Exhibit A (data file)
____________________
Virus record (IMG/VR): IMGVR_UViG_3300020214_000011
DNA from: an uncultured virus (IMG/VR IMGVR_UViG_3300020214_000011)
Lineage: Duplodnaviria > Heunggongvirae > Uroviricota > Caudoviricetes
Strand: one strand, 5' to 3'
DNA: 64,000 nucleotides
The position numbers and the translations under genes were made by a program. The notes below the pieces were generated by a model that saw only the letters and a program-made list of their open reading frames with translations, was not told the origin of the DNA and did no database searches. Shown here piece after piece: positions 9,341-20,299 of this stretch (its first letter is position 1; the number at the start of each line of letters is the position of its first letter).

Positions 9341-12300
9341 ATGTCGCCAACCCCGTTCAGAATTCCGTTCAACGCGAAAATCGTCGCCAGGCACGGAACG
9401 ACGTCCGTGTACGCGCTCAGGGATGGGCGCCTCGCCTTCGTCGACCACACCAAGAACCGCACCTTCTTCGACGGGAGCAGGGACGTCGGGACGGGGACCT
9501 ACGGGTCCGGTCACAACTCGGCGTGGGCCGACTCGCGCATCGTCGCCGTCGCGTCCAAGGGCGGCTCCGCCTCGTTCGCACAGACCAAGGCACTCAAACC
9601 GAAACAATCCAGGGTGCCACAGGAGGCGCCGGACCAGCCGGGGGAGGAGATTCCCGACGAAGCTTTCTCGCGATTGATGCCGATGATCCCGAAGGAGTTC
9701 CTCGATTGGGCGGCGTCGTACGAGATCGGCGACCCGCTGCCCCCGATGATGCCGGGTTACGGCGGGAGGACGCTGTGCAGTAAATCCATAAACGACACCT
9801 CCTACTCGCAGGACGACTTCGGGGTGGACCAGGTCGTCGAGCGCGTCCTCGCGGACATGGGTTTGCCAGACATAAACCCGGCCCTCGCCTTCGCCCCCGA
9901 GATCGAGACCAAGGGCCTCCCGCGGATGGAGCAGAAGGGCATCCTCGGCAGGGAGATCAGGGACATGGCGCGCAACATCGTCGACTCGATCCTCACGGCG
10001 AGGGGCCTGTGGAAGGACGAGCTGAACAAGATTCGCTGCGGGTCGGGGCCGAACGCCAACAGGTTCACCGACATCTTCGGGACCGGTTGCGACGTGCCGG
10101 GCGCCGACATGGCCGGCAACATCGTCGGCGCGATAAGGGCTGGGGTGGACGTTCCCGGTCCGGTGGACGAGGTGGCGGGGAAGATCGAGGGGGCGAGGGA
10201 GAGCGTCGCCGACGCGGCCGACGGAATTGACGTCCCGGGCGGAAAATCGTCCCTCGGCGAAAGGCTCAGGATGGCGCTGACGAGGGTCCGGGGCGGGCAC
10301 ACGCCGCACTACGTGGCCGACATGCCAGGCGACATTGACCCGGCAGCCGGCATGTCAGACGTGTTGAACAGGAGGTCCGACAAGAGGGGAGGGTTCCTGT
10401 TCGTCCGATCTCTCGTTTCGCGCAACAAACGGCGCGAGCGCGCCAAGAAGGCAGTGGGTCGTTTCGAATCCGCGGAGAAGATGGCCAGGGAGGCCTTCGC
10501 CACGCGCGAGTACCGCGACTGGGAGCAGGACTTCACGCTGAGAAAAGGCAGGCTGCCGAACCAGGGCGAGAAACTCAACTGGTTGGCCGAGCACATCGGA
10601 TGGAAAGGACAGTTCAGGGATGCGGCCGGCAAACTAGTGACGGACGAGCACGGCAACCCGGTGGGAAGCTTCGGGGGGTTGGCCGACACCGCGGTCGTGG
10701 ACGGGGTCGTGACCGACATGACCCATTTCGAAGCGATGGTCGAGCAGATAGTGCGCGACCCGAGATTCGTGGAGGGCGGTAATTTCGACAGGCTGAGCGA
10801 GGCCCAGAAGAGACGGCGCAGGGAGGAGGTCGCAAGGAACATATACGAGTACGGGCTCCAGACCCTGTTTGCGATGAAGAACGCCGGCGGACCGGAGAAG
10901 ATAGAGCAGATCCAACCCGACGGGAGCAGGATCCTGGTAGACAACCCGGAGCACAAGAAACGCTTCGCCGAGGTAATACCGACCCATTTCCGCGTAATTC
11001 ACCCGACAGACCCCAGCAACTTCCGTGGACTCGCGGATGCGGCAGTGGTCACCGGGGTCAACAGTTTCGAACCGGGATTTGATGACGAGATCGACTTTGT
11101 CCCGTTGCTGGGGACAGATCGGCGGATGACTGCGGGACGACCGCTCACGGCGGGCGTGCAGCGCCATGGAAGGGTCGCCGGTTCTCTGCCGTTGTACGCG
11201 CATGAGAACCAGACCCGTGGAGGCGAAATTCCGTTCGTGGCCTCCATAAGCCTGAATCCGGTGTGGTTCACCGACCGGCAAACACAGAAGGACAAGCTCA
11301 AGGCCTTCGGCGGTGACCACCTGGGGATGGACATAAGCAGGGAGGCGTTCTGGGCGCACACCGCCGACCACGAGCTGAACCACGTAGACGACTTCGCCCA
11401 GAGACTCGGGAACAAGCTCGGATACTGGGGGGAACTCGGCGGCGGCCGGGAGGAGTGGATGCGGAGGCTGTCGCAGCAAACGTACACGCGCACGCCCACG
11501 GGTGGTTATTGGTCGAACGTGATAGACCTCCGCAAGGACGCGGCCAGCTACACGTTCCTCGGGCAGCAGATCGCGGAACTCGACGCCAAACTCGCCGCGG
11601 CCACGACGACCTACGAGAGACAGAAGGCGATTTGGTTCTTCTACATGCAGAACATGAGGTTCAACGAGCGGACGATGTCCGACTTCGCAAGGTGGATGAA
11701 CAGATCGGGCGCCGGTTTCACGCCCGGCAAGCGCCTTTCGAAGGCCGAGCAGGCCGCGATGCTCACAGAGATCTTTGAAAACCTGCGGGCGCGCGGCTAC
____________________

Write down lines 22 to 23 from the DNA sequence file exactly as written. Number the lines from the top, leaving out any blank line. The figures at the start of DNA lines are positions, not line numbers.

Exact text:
10701 ACGGGGTCGTGACCGACATGACCCATTTCGAAGCGATGGTCGAGCAGATAGTGCGCGACCCGAGATTCGTGGAGGGCGGTAATTTCGACAGGCTGAGCGA
10801 GGCCCAGAAGAGACGGCGCAGGGAGGAGGTCGCAAGGAACATATACGAGTACGGGCTCCAGACCCTGTTTGCGATGAAGAACGCCGGCGGACCGGAGAAG